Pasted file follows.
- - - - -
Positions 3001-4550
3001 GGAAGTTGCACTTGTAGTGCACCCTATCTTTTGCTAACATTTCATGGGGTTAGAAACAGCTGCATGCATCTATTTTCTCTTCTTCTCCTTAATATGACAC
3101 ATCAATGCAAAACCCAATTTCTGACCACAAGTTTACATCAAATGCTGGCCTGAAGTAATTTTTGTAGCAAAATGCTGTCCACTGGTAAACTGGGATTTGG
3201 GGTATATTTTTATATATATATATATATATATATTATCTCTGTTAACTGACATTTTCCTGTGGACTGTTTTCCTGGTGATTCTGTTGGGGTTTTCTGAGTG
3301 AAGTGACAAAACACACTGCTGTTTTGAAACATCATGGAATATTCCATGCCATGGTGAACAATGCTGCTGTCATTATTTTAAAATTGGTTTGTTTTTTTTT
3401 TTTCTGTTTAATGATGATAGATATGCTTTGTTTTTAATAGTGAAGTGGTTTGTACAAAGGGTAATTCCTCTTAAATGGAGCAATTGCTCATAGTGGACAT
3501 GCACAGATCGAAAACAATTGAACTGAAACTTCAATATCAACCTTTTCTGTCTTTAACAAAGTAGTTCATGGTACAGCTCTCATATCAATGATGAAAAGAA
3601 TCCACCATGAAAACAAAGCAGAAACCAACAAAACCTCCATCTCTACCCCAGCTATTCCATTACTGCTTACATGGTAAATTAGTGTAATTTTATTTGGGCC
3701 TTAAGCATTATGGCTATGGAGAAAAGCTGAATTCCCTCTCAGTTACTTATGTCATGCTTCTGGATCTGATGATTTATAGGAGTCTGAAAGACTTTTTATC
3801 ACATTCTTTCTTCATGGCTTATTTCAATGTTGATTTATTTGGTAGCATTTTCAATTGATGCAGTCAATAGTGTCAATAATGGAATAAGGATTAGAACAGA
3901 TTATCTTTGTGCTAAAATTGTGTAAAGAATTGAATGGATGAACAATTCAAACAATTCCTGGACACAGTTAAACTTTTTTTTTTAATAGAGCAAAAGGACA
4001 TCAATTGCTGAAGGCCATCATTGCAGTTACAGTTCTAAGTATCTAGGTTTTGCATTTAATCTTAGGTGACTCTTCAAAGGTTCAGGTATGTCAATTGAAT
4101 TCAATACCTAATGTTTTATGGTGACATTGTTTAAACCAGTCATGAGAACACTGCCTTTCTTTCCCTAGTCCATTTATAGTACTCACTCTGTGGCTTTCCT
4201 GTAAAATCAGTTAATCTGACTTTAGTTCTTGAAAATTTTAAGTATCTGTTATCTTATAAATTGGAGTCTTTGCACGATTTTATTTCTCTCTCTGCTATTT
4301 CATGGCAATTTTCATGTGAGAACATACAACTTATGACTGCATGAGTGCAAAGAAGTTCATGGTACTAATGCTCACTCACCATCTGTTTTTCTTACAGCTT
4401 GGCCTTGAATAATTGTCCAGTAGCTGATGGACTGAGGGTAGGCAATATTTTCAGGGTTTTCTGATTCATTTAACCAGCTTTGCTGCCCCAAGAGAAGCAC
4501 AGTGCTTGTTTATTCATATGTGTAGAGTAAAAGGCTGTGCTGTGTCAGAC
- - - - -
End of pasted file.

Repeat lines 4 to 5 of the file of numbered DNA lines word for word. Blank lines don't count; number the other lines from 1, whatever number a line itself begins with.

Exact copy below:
3201 GGTATATTTTTATATATATATATATATATATATTATCTCTGTTAACTGACATTTTCCTGTGGACTGTTTTCCTGGTGATTCTGTTGGGGTTTTCTGAGTG
3301 AAGTGACAAAACACACTGCTGTTTTGAAACATCATGGAATATTCCATGCCATGGTGAACAATGCTGCTGTCATTATTTTAAAATTGGTTTGTTTTTTTTT